With the new release it will be possible to provide initial data to populate a database. Unlike in EF6, seeding data is associated to an entity type as part of the model configuration. Then EF Core migrations can automatically compute what insert, update or delete operations need to be applied when upgrading the database to a new version of the model.

As an example, you can use this to configure seed data for a Post in OnModelCreating:

modelBuilder.Entity<Post>().SeedData(new Post{ Id = 1, Text = "Hello World!" });

Read the section on data seeding for more information about this topic.

Query types

An EF Core model can now include query types. Unlike entity types, query types do not have keys defined on them and cannot be inserted, deleted or updated (i.e. they are read-only), but they can be returned directly by queries. Some of the usage scenarios for query types are:

  • Mapping to views without primary keys
  • Mapping to tables without primary keys
  • Mapping to queries defined in the model
  • Serving as the return type for FromSql() queries

Read the section on query types for more information about this topic.

Include for derived types

It will be now possible to specify navigation properties only defined on derived types when writing expressions for the Include method. For the strongly typed version of Include, we support using either an explicit cast or the as operator. We also now support referencing the names of navigation property defined on derived types in the string version of Include:

var option1 = context.People.Include(p => ((Student)p).School);
var option2 = context.People.Include(p => (p as Student).School);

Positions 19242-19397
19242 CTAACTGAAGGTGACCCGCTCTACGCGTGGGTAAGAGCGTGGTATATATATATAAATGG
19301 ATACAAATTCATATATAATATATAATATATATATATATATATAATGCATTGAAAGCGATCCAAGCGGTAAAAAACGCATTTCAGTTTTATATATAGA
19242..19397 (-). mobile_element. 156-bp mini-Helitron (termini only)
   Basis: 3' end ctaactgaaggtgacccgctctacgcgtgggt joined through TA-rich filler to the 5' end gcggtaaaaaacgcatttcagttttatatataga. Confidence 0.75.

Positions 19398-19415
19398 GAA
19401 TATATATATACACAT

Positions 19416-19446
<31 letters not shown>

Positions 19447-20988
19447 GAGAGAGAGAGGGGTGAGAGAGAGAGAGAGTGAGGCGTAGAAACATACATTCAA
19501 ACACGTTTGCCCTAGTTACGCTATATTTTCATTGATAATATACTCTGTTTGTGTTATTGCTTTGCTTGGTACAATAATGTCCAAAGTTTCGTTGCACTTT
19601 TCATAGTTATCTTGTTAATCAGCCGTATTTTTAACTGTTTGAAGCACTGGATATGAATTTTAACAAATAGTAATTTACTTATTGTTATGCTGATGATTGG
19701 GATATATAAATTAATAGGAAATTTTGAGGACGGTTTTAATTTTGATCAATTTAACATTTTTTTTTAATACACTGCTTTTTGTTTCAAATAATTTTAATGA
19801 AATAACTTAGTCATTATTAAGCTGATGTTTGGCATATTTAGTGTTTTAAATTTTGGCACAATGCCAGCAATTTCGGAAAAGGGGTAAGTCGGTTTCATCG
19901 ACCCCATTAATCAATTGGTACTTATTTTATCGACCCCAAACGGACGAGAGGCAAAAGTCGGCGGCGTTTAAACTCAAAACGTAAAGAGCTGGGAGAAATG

var option3 = context.People.Include("School");

System.Transactions support

We have added the ability to work with System.Transactions features such as TransactionScope. This will work on both .NET Framework and .NET Core when using database providers that support it.

Read the section on System.Transactions for more information about this topic.

Better column ordering in initial migration

Based on customer feedback, we have updated migrations to initially generate columns for tables in the same order as properties are declared in classes. Note that EF Core cannot change order when new members are added after the initial table creation.

Optimization of correlated subqueries

We have improved our query translation to avoid executing “N + 1” SQL queries in many common scenarios in which the usage of a navigation property in the projection leads to joining data from the root query with data from a correlated subquery. The optimization requires buffering the results form the subquery, and we require that you modify the query to opt-in the new behavior.

As an example, the following query normally gets translated into one query for Customers, plus N (where “N” is the number of customers returned) separate queries for Orders:

var query = context.Customers.Select(
    c => c.Orders.Where(o => o.Amount  > 100).Select(o => o.Amount));

By including ToList() in the right place, you indicate that buffering is appropriate for the Orders, which enable the optimization:

var query = context.Customers.Select(
    c => c.Orders.Where(o => o.Amount  > 100).Select(o => o.Amount).ToList());

Note that this query will be translated to only two SQL queries: One for Customers and the next one for Orders.


It is now possible to configure owned entity types by simply annotating the type with [Owned] and then making sure the owner entity is added to the model:

public class StreetAddress
    public string Street { get; set; }
    public string City { get; set; }

public class Order
    public int Id { get; set; }
    public StreetAddress ShippingAddress { get; set; }

The new attribute is defined in a new package: Microsft.EntityFrameworkCore.Attributes. Our current thinking is that this package will host other EF Core-specific attributes.

Read the section on owned entity types for more information about this topic.

What’s next

As mentioned in our roadmap post earlier this month, we intend to release additional previews monthly, and a final release in the first half of 2018.

In the meanwhile, the team has also been busy with other projects, including:

Thank you!

As always, we want to express our gratitude to everyone that has helped making the 2.1 release better by providing feedback, reporting bugs, and contributing code.

Please try the preview bits, and keep the feedback coming!